No longer pining for Mediterranean

One of the most evocative trees in Kew Gardens, to my eyes, is the Stone Pine. It cuts a striking profile against stormy and blue skys, it reeks of the Mediterranean and you can eat it (at least bits of it). Oh, and I like the course textured, reddish bark.

For me personally it also evokes the Royal Botanic Gardens in Melbourne with its wonderful collection of conifers thanks to its early Director, Ferdinand Mueller. I remember wandering around with Roger Spencer or John Beetham in my early 20s, and at the time being mildly bored by the various pine species planted in the late nineteenth century.

Now, older and wiser, I like pines. In fact I became converted during preparation of the Flora of Victoria - in my later 20s - when I excitedly counted and measured pine needles. Truly.

The oldest Stone Pine, Pinus pinea, at Kew grows near to my present office and it's about as old as the Mueller plantings. Planted by Sir William Hooker, father of Joseph and the first person to carry the Director title, it is now propped up and doesn't have the usual umbrella shape of the species.

The tree began to stoop after a branch fell in 1926. It joins a growing band of trees at Kew with various supports and wires to keep them intact and safe.

There are some more robust trees dotted around the gardens including a couple in the Alpine Rockery, scattered among a few other pine species. The ones I've photographed at the top of the posting are in a new Mediterranean Garden built around King William's Temple in 2007. The garden was conceived as a way to enourage the growing of drought-tolerant plants in English gardens, particularly given the warmer, drier colimage expected to result from climate change and certainly a reality this year.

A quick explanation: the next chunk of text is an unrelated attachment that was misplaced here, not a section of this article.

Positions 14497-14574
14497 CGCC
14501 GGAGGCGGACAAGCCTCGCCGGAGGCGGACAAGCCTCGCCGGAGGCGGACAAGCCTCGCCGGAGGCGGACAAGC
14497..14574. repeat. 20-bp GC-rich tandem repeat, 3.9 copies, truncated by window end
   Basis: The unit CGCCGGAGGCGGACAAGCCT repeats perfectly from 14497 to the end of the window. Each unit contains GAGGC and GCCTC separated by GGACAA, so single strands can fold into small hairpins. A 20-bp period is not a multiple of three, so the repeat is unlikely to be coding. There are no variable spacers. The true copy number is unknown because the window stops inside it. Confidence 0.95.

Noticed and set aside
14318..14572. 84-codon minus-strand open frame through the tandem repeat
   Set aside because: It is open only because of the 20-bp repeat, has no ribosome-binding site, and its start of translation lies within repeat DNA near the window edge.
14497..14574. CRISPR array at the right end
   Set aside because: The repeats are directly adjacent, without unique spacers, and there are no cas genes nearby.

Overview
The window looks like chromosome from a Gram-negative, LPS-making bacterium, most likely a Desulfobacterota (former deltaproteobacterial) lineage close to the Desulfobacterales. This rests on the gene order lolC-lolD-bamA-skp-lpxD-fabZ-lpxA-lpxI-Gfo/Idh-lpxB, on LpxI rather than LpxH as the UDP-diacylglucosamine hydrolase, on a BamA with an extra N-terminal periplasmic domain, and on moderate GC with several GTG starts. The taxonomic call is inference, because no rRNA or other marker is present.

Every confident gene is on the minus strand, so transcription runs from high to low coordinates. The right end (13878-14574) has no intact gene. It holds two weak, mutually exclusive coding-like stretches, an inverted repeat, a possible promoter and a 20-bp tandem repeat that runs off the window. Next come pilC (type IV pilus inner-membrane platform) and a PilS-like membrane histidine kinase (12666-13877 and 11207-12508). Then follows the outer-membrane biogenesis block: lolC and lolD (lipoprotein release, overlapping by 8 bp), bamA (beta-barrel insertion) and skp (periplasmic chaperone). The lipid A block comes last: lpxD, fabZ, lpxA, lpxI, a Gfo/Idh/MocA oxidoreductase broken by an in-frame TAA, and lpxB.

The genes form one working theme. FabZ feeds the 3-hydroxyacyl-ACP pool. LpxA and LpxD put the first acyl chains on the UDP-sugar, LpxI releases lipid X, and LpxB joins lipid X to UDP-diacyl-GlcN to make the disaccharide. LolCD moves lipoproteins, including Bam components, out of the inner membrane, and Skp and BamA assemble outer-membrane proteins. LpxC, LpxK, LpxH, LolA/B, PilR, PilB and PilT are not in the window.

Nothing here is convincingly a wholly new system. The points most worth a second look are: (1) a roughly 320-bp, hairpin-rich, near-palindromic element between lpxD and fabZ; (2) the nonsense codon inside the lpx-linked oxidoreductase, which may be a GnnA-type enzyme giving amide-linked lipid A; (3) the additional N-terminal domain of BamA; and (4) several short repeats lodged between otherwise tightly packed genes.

As for eating it, I'd only recommend the nuts ('pine nuts') but can't recommend them highly enough. My favourite use is in spinach and pumpkin salad, or pesto.

Accordingly to Kew's website (I find that everything I now blog on has been covered to some extent in this trove of botanical information), a stone pine cone takes seven years to mature and can then release up to 100 seeds - on a hot summer day (of which there may be more in England as the climate changes) or after fire (which there may also be more of).

With the shifts in climate predicted, Stone Pines may find their comfort zone moving northward towards Hooker's tree and its many compatriots.


Beautiful trees, Tim, and a lively post. You're right - it's easy to overlook pines, but seeing them in the right setting can make all the difference.
Tim Entwisle said…
And the textures and variety in form take some time to appreciate I think - they are a plant that you need to live with for a while.
Of course huge forestry stands of Pinus radiata in Australia don't generate much love!
Emma Robertson said…
Your blog makes very entertaining and informed reading Tim - coffee, chocolate AND plants- my very best wishes for every success in what looks to be an already exciting and inspiring new job.

I loved the image of the Wollemi Pine outside the British Museum. Magic...
Tim Entwisle said…
Thanks Emma. As you'd know, Australian plants never quite look there best in London but the Wollemi Pine seems to tough it out in most locations. And as you say, its juxtaposition next to British Museum is memorable...